This study is a first and preliminary investigation into a so far hardly explored area. The authors appreciate that the study suffers from several weaknesses which include the retrospective character and (partial) data collection by telephone enquiry. Further, numbers in the disciplines eventing and endurance are too small to draw any conclusions. Last, but not least, the large number of sold horses lost to follow-up reduces the effective study population as the eventual fate of these animals is unknown. It can be presumed that most will have continued their athletic career for a certain period, but some will have faced a career end due to veterinary reasons within the study period in their new surroundings. Therefore, the percentage of animals (of the entire population) classified as having a career end for veterinary reasons in this study (15.7% in dressage and 11.2% in show jumping) is an underestimation. If it was calculated only on the basis of the fraction of horses with known follow-up during the study period then the figures for dressage and jumping rise to 21.2 and 26.8%, respectively. However, these figures are overestimations because they do not account for horses that competed soundly for a varying period before being sold. Nevertheless, although imperfect, the data generated by this study undoubtedly give a valuable first impression and it can be concluded that the wastage range of 10–25% over the 2004–2009 study period is considerably less than the 34% reported by O'Brien et al. (2005) for eventers in their first year, confirming one of the hypotheses of this study. However, it should be realised that our study is a cross-sectional study with only a limited number of horses competing for their first year and, in the older categories, a selection may have taken place already. The difference between the major disciplines of dressage and showjumping in terms of career ends for veterinary reasons was minor. Numbers for the other disciplines were too low to draw any valid conclusions.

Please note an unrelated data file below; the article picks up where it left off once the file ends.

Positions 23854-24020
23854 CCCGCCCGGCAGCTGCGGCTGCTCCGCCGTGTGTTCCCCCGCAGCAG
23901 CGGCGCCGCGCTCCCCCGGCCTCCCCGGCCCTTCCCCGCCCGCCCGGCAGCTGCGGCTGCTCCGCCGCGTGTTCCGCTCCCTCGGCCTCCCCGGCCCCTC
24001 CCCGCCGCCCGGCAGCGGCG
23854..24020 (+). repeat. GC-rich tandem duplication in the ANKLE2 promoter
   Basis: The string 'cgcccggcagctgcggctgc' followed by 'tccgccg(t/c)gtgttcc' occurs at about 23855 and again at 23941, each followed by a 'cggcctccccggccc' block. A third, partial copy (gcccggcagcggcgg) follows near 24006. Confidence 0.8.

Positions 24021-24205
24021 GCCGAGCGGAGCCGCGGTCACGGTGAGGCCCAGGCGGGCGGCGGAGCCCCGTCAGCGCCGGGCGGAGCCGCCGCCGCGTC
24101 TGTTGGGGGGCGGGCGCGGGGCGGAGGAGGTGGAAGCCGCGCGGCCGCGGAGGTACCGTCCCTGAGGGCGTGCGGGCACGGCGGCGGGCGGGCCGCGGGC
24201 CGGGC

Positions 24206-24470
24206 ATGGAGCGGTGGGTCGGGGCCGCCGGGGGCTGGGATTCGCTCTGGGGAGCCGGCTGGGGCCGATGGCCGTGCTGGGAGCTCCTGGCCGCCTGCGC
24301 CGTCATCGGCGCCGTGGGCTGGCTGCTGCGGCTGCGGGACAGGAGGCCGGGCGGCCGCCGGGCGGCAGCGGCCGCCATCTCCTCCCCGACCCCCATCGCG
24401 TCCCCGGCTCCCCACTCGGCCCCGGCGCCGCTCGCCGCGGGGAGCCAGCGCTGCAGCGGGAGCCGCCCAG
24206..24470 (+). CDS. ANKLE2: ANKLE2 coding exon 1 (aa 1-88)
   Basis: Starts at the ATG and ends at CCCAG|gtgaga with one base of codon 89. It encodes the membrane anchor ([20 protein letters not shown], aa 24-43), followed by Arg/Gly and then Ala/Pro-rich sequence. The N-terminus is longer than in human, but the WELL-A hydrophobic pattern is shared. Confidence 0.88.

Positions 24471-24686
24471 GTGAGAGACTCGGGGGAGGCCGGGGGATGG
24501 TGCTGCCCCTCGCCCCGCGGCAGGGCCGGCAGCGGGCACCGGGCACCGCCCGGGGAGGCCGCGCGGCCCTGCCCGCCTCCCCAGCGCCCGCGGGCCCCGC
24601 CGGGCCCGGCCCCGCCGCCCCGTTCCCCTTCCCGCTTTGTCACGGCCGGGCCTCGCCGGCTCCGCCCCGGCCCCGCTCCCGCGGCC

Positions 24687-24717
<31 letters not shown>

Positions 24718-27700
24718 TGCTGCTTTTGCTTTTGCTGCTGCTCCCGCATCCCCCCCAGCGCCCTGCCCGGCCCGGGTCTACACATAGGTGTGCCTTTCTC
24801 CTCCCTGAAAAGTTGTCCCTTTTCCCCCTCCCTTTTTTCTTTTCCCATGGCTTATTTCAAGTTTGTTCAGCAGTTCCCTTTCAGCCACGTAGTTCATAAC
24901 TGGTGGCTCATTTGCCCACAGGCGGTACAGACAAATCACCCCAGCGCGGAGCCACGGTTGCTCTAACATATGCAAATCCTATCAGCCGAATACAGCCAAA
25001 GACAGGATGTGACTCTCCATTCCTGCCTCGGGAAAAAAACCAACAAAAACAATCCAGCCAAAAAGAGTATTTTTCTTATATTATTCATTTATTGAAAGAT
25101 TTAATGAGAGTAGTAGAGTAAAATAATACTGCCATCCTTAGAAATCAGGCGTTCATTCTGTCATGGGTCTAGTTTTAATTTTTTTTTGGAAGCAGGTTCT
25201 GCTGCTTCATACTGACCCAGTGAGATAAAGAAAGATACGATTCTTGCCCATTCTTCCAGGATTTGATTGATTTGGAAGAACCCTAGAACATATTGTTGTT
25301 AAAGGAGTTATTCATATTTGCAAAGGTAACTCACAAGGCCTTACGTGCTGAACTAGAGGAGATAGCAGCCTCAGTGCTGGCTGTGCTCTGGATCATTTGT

The present study shows that, although not to the extent suspected by those who criticise equestrian sports, veterinary problems indeed play a significant role in career breaks and termination of competition activity (career end) in dressage, showjumping, eventing and endurance with most emphasis being placed on the locomotor system. These results have been reported to the Dutch National Equestrian Federation so that further investigations can be conducted and possible interventions considered. More extensive and detailed studies into the nature, incidence and causes of common injuries are necessary to facilitate the improvement of veterinary care of horses involved in each discipline. In relation to lameness-related problems prevention deserves special attention because of the inadequate healing tendency of many disorders of the locomotor system, especially those concerning tendons and joints. In breeding, a strong and injury-resistant locomotor system has already been the subject of primary interest amongst the KWPN (Royal Dutch Warmblood Studbook) for more than 25 years and has resulted, amongst other things, in a highly significant reduction in the prevalence of navicular disease and bone spavin over the past 2 decades. The roles of rearing conditions (early) training and competition and training surfaces may warrant further studies in the future.

It is the responsibility of the National Federations and the Fédération Equestre Internationale (FEI) to support and coordinate such studies to contribute to the welfare of the equine athlete.


The authors would like to thank the owners, riders and employees of the Dutch National Equestrian Federation (KNHS) for their collaboration. We are also grateful for the support of Prof Derek Knottenbelt, Dr Frits Sluyter and Prof Ab Barneveld in writing the manuscript and to Dr Jan van den Broek for assistance with the statistical evaluations.

Conflict of interest

The authors have declared no potential conflicts.